NEW YORK (Reuters) - The devastation in Japan is set to worsen the negative short-term sentiment gripping a vulnerable U.S. stock market, with companies exposed to Japan and the nuclear energy sector likely to take the biggest hits.
The disaster brought on a flurry of short bets against Japanese stocks on Friday, and that trend could well accelerate on news of deteriorating conditions in Japan over the weekend.
The massive earthquake and tsunami are now estimated to have killed 10,000 people and left officials scrambling to avoid meltdowns at three nuclear reactors.
The EWV exchange-traded fund aims to return to the investor double the opposite of whatever the MSCI Japan does, so when the index rises 1 percent the ProShares should go down 2 percent. Volume in that ETF hit a record on Friday.
The effects on the broad U.S. market are harder to determine. The S&P 500 fell below its 50-day moving average last week and support appears to be waning, despite a rally on Friday.
Investors are likely to focus on the ramifications for energy companies, particularly nuclear power. Japanese officials said there may have been a partial meltdown at the No. 1 reactor of a nuclear plant in Fukushima.
“The disaster could prove to be a setback for nuclear power as an alternative energy source,” said Jack Ablin, chief investment officer at Harris Private Bank in Chicago. “Whether or not we see a reaction in utilities and engineering and construction companies remains to be seen.”
The Van Eck Market Vectors Uranium and Nuclear Energy exchange-traded fund (NLR.P) hit a 52-week high on February 8, rising 7 percent in the two weeks after President Barack Obama proposed additional funds for nuclear power.
Among the NLR’s top components that could get hit on Monday are big uranium mining names including Cameco Corp (CCJ.N)(CCO.TO) and Uranium One Inc UUU.TO. Both are also among the top components in the Global X Uranium ETF (URA.P).
Nuclear-powered countries may reexamine expansion efforts or expend more on safety and security at plants. It may impact the two biggest nuclear operators in the United States, Exelon Corp (EXC.N) and Entergy Corp (ETR.N) as they could face a renewed push for more regulation.
Obama has been a supporter of an expanded nuclear energy program, but that will be called into question now. In February, the White House asked for $36 billion in federal loan guarantees to help finance the building of nuclear power plants.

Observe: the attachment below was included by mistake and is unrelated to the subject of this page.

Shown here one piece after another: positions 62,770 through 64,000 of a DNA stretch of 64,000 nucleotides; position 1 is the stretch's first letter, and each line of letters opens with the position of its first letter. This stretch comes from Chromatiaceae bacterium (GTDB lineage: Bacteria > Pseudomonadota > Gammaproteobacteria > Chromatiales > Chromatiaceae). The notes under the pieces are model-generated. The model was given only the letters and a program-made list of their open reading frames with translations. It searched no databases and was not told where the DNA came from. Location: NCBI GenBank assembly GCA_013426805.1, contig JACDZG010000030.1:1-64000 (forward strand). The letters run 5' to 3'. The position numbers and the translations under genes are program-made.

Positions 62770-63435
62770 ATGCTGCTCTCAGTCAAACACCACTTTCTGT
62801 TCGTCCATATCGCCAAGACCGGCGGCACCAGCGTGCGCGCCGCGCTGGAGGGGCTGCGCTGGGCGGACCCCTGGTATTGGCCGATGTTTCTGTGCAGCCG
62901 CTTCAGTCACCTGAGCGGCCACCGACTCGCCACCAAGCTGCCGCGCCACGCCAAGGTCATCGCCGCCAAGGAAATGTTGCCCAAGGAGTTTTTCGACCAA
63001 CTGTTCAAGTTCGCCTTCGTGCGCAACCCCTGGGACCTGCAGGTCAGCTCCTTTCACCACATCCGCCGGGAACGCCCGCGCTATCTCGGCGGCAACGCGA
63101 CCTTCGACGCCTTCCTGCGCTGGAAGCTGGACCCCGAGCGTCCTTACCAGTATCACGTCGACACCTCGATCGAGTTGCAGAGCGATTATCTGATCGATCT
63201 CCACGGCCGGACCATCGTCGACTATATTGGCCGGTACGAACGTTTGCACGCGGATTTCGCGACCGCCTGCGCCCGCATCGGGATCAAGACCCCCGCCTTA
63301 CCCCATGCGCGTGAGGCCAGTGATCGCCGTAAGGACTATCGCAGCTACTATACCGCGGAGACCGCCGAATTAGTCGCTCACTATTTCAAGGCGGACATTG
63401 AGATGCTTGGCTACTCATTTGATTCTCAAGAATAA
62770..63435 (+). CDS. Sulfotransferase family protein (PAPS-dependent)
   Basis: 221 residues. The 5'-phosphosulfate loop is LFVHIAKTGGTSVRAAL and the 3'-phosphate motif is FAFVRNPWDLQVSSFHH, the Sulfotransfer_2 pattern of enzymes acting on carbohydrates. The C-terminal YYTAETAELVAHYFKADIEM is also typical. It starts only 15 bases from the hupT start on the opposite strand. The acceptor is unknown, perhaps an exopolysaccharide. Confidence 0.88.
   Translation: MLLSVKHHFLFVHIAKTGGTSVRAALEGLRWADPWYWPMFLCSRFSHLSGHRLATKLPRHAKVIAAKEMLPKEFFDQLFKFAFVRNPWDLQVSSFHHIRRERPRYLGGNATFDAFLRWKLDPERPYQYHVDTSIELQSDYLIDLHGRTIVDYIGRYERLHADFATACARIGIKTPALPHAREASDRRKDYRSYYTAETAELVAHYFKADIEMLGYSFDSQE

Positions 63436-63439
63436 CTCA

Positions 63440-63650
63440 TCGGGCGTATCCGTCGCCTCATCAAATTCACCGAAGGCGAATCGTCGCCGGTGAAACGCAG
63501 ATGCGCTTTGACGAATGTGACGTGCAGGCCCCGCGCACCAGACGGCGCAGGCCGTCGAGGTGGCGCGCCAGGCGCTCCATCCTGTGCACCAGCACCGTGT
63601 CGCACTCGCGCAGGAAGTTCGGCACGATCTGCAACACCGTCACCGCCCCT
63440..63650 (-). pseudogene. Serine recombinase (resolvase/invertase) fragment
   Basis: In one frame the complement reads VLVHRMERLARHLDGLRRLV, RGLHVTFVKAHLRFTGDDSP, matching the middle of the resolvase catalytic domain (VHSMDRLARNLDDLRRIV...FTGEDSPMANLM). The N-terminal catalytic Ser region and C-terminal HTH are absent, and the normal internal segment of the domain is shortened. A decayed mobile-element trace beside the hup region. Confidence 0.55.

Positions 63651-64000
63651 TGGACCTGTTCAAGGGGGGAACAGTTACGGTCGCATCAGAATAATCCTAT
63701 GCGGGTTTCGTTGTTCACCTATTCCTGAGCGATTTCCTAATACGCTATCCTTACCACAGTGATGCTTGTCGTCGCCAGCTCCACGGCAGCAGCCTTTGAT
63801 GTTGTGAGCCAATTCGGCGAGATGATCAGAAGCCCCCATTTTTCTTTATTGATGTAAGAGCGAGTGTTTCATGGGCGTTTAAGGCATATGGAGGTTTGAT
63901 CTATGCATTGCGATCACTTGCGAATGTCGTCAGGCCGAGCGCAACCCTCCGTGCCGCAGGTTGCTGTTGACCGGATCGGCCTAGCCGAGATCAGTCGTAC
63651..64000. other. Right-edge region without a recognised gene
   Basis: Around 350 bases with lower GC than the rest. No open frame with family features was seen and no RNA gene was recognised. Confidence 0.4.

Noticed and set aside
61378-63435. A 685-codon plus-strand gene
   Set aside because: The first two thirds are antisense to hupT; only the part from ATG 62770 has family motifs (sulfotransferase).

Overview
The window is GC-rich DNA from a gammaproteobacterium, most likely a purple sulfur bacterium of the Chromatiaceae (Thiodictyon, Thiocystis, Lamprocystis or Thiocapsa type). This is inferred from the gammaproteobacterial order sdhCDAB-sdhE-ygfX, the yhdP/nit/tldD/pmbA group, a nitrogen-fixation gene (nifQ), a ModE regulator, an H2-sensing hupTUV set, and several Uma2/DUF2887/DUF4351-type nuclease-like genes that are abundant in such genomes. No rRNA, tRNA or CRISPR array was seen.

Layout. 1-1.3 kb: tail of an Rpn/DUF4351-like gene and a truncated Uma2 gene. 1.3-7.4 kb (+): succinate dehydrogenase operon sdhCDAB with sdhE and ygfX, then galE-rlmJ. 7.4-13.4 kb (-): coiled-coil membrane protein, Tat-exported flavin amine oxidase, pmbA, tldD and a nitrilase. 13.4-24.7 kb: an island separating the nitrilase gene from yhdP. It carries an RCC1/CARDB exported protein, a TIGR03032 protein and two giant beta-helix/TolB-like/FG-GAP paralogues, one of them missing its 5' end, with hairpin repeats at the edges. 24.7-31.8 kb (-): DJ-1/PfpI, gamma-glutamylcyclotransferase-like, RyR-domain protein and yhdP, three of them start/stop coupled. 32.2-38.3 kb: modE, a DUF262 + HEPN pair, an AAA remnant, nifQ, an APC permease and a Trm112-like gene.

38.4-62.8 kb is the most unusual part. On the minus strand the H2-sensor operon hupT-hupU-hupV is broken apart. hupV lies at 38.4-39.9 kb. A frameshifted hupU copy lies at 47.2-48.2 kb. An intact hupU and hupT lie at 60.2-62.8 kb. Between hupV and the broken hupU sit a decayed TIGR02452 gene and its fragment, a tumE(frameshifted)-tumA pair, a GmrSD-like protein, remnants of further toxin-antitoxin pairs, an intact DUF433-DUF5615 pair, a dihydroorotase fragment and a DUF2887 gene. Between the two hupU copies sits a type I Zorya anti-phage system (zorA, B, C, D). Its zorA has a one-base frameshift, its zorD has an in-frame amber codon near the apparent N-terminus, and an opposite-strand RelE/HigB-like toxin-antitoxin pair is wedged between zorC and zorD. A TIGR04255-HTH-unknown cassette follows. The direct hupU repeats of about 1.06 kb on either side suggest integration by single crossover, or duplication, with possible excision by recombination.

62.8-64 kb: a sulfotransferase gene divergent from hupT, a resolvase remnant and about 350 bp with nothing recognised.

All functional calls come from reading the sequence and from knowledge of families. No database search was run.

“Nuclear loses in the near term. Conventional oil, natural gas, and coal are the winners,” David Kotok, chief investment officer at Cumberland Advisors in Sarasota, Florida, wrote in a Sunday commentary.
U.S.-listed shares of Japanese companies will trade lower in line with their Japan counterparts, including auto manufacturers Toyota Motor Co (TM.N) and Honda Motor Co (HMC.N), which have shut all domestic auto factories.
Major insurers and reinsurers with exposure to the Japanese market were hit on Friday and could weaken further, including American International Group (AIG.N) and ACE Ltd ACE.N.
Investors are also still grappling with political protests in the world’s top oil exporter, Saudi Arabia.
The market’s recent weakness revived talk a correction is near, analysts said, even though stocks recovered from early losses on Friday to finish the day higher with the Dow back above 12,000 and the S&P 500 above 1,300.
Stocks have rallied sharply since the start of September, with the S&P 500 up 24 percent for that period, but faltered in the last two weeks. At Friday's close, the Standard & Poor's 500 Index .SPX was down 1.3 percent for the week.
The jump in crude oil prices to 2-1/2-year highs has raised anxiety about their dampening effect on the economy.
Given those concerns, investors will be tuned into any comments on energy from the Federal Reserve when it releases a statement on Tuesday afternoon following its policy meeting.
The U.S. central bank is unlikely to hint at policy changes this week, and is expected to keep interest rates near zero.
Besides a break below the 50-day moving average earlier this week, the S&P 500 fell below a long-standing trendline, suggesting the benchmark index has lost momentum and that the recent rally may be losing steam.
“That behavior tells you demand has weakened, which puts odds on further downside in the near term,” said Chris Burba, short-term market technician at Standard & Poor’s in New York.
If the S&P 500 falls below 1,275, the next support area is 1,227 to 1,177, he said.
Reporting by Caroline Valetkevitch; Additional reporting by Doris Frankel in Chicago, David Gaffen in New York, and Julie Gordon in Toronto; Editing by Dale Hudson and Jan Paschal